Where does pinyon pine grow?

Most people don't know about the pinyon pines and wonder what they look like. But as the whole world moves towards reducing water consumption, this small, water-thrifty pine may still have its day in the sun. It is noted that the pinyon pine, a small pine tree that barely rises beyond 20 feet (6 m.) high, is incredibly water efficient. 

In its indigenous habitat in the American Southwest, it flourishes on average rainfall of 15 inches (38 cm.) or less. Pinyon pines grow yellow-green needles, which live on the tree for around eight to nine years. The cones are quite small and have a rose-like appearance. Within the cones are the exquisite pine nuts, which is why it is referred to as pinon, the Spanish word that means pine nuts.

The pinyon pine does not grow rapidly. The plant grows slowly, growing just as wide as the tree is tall. After 60 years of growth, the tree may have reached about 6-7 feet (2 m.) in height. The Pinyon Pines live incredibly long lives, up to 600 years.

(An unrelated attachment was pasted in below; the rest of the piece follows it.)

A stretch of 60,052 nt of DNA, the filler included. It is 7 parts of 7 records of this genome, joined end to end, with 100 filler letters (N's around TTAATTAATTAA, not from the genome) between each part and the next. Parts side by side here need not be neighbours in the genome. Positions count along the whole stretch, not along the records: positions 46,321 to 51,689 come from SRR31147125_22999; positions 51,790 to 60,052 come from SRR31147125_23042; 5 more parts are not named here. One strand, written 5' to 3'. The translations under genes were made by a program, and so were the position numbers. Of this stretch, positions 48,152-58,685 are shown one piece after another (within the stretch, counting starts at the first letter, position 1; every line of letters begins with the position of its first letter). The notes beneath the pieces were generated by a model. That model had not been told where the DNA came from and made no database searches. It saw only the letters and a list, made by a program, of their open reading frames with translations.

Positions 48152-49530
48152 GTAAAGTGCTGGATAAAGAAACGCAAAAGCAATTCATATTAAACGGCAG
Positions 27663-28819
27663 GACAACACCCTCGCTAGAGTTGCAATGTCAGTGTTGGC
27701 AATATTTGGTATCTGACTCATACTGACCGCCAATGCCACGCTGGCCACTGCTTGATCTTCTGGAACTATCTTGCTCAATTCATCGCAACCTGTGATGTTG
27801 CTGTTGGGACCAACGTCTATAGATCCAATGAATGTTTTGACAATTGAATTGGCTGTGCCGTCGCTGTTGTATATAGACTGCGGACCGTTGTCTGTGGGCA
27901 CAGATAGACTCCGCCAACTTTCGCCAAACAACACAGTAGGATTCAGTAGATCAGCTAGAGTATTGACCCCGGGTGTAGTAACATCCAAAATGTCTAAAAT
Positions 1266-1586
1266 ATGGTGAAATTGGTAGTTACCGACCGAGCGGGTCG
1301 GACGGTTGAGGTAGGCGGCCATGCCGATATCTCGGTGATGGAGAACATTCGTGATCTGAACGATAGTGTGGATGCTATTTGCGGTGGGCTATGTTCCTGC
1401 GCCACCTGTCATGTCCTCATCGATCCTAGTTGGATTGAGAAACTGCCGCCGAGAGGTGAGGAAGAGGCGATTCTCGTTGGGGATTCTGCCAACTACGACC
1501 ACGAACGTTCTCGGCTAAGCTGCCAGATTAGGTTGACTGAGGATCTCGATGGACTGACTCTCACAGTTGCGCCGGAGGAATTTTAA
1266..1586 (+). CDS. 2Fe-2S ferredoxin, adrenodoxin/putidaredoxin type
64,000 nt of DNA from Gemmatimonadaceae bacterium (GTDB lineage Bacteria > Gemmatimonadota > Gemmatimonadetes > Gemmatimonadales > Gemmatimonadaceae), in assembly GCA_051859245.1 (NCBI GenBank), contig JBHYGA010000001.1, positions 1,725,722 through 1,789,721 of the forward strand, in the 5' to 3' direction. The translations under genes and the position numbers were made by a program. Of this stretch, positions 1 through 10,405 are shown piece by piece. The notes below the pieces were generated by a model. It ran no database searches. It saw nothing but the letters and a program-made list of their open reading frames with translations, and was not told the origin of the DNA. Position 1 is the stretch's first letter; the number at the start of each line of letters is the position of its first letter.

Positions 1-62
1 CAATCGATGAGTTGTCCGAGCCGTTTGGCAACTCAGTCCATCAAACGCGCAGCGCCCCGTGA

Pines are common trees in the Great Basin the region and state trees of Nevada and New Mexico. If you are looking for trees for dry, sparse areas, the pinyon pine tree is a good choice. The pinyon pine is one of the toughest trees. 

It's not hard to grow in wild conditions. Pinyon pines are mostly planted in the U.S. The plant should be within USDA zones 4 through 8 in sandy soil, with full sun exposure. In particular, the trees grow well at an altitude of fewer than 7,500 feet (2286 m.). 

Place them on hillsides in dry areas, not on the low ground where water gathers. While proper irrigation is required when the trees are transplanted, after they are established, watering can be whittled down.

Plan your irrigation schedule based on the tree's growth needs. Generally, you should give your lawn a good watering about every 2-3 weeks in the summer and about once a month in the other seasons. Pinyon pine trees are remarkably drought-tolerant 

but will grow best with some irrigation. Repeated years of droughts can stress the pinyon trees and make the plant vulnerable to attacks by a bug called Ips beetles. On the contrary, it is equally important to water these trees but take action in order not to overwater them. Many trees succumb due to being over-watered each year. Avoid giving water frequently and never plant it on lawns.

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